This movie misses on a whole bunch of aspects of Freddie’s life, but easily the biggest that it gets wrong is its portrayal of his homosexuality. From the instant it is brought up in the film, there is a negative connotation surrounding his sexual preference, which sends an awful message to those struggling with their identity. The film also completely generalizes homosexual mannerisms by making Freddie Mercury seem overly “flamboyant.” If you take a look at Mercury’s actual mannerisms, they are outgoing yes, but not flamboyant. Bohemian Rhapsody takes the fact that he was gay, and injects the stereotypes into his personality. This perpetuates stigmas that shouldn’t exist in society, and casually slips them into viewers minds.
The entire reason that viewers watch biopics is to get some new and interesting information either about a person they already know or a person they are discovering for the first time. The only new information that Bohemian Rhapsody gives us is either uninteresting or just completely false. Every time Mercury or any other members of the band write a famous song, it is just incidental–like they just happened to be playing it in order to get a cheer out of the die-hard Queen fans in the audience. There is absolutely no insight into the creative process that goes behind the writing of their iconic songs, and when there is an attempt, it ends up just being a montage sequence of Malek and crew lip-syncing in the recording studio.
There is also a conflict that lasts the second half of the movie between Mercury and the other members of Queen that was cringe-inducingly fake. The film depicts a falling-out of Mercury and Queen that goes on for years, but in reality this never happened. Mercury did make two solo albums, but they never made the entire band fall apart, and the Live Aid concert that comprises the finale was in no means a reunion.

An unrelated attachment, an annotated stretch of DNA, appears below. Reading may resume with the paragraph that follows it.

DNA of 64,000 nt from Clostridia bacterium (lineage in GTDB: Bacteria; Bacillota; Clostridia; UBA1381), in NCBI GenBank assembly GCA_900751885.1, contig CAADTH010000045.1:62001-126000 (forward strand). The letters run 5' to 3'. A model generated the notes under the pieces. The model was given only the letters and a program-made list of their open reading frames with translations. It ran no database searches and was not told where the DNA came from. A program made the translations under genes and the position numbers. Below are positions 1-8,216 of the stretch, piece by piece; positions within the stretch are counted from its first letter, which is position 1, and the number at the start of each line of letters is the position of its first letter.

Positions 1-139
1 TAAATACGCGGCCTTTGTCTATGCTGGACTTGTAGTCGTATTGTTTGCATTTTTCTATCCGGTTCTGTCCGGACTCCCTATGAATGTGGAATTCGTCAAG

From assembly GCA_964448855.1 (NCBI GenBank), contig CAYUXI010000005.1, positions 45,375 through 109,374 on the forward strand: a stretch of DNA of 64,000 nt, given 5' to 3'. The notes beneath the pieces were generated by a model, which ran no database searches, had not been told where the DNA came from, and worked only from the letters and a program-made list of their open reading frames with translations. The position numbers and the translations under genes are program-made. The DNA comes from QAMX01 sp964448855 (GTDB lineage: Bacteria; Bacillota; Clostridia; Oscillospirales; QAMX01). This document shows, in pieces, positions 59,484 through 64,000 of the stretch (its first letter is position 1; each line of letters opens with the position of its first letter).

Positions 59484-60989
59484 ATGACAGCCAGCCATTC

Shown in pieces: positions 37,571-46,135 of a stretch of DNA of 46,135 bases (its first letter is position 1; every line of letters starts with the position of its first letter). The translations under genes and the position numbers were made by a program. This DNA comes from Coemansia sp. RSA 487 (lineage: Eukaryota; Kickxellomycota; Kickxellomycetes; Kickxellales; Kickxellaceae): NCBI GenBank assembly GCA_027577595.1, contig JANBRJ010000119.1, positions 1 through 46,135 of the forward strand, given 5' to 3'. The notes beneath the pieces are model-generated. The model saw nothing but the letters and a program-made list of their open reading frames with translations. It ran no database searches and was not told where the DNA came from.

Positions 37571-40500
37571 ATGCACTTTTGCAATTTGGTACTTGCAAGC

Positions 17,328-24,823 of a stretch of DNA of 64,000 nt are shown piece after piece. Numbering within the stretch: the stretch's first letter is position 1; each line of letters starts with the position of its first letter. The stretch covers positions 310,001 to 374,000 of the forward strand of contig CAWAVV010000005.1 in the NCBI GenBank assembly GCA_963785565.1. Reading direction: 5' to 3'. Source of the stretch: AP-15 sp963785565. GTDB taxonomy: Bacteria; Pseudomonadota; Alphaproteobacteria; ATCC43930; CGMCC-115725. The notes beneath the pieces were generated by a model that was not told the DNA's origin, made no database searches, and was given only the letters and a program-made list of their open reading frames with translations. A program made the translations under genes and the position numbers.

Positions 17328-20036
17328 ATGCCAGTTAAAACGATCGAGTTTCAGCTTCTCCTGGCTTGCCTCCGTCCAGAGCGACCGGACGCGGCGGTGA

There are far too many historical inaccuracies in Bohemian Rhapsody to name, which is shameful beyond words. There is absolutely no point to making a biopic if most of the events you depict are based on false information. Not only that, the actual Mercury’s real life was far more interesting than this film made it seem. Mercury spent the first seventeen years of his life in India listening to American music and striving to be a rock star, even forming his own band in his tween years. The first seventeen years of one’s life form who they are as a person, so why wasn’t this depicted? The Live Aid concert would have been far more impactful if we had seen his poor upbringing in India, and it would have given the film an emotional weight that is nonexistent in the version we got.
Rami Malek is good here, but he is not good enough to pull this dumpster fire of a movie together. Remember Freddie Mercury as he actually was, not what this film wants you to think of him. Mercury was one of the best performers ever, and if you want to see why, then looking on his Wikipedia page would be a far better source of information than Bohemian Rhapsody. Few films this year left me as disappointed as this one did. Instead of wasting money on this film, stay home and watch the incredible and iconic Live Aid performance yourself rather than viewing a mediocre recreation of it.